Just because relatively few autumn herbicides reached watercourses last season, don’t think the risks have gone away.
Vigilance is vital to ensure growers continue to have as wide a range of products as possible.
That’s the message from industry specialists including Voluntary Initiative manager Patrick Goldsworthy, who warns that complacency could lead to more restrictions and the loss of products.
“Generally, last autumn was quite dry and we had perfect spraying conditions. So in most situations the risks of pesticides getting into water were lower than usual. Indeed in some places drains never ran,” says Mr Goldsworthy.
|Key ESF river basins|
In terms of what sprayer operators should do to avoid polluting watercourses little has changed in two years. But more must appreciate that it is not solely isoproturon (IPU) that requires attention.
“And if we have another wet autumn like 2004, there’s always a risk that some oilseed rape herbicides – for example carbetamide and propyzamide – may get into water,” says Mr Goldsworthy.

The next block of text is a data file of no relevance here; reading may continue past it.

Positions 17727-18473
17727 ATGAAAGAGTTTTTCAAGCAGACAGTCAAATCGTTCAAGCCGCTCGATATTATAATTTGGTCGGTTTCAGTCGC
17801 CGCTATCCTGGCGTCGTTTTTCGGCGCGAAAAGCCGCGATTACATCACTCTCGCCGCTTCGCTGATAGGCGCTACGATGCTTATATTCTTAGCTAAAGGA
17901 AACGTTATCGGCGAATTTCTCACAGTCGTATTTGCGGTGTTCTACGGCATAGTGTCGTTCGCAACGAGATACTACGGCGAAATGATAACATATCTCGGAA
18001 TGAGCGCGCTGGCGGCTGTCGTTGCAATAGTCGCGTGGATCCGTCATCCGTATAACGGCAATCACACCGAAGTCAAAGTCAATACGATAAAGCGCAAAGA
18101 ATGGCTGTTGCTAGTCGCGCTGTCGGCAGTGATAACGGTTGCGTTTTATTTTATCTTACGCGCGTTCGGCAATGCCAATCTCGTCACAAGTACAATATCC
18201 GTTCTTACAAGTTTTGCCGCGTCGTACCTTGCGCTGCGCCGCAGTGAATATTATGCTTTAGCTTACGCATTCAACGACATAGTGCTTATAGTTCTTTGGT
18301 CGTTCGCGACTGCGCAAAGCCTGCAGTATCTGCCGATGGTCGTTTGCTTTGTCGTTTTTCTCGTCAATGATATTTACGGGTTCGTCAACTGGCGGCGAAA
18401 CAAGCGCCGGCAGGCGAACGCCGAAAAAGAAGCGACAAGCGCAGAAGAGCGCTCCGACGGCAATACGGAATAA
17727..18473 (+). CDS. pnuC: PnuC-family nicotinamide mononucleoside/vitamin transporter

To tackle parts of the country where the risks of contamination tends to be greater, VI staff have been asked to provide action plans for five key river basins (see panel) under the government’s England Catchment Sensitive Farming Delivery initiative.
“We effectively already have a toolbox of protective measures that CFS officers can use straight away.”
Based on ideas from the VI’s own pilot catchments exercise, it involves encouraging greater use of decision trees*, more effort to increase awareness of water pollution issues, and regular text message alerts to guide growers on the suitability of spraying conditions.
Be sure to get good advice on resistance and which products to apply and don’t forget the damage that careless farmyard practice can do, urges Mr Goldsworthy. “If you have a spill don’t flush it down the drain, as it will end up in water.
“Soil management is perhaps a bigger issue than we thought.” Spraying should always be avoided if soil has wide cracks. That is because herbicides can easily be washed through to field drains by heavy rain, he says.
At the other extreme treating wet land, even if it is possible to travel, should be shunned to avoid spray chemical run-off.
Cross-compliance buffer strips undoubtedly help, he notes.
Once in the field, operators should strive for perfection even if it is not always practically possible, he says.
“It’s all about accurate application. Spray the headlands last so that you don’t carry herbicide off the field in mud on the sprayer and tractor wheels.”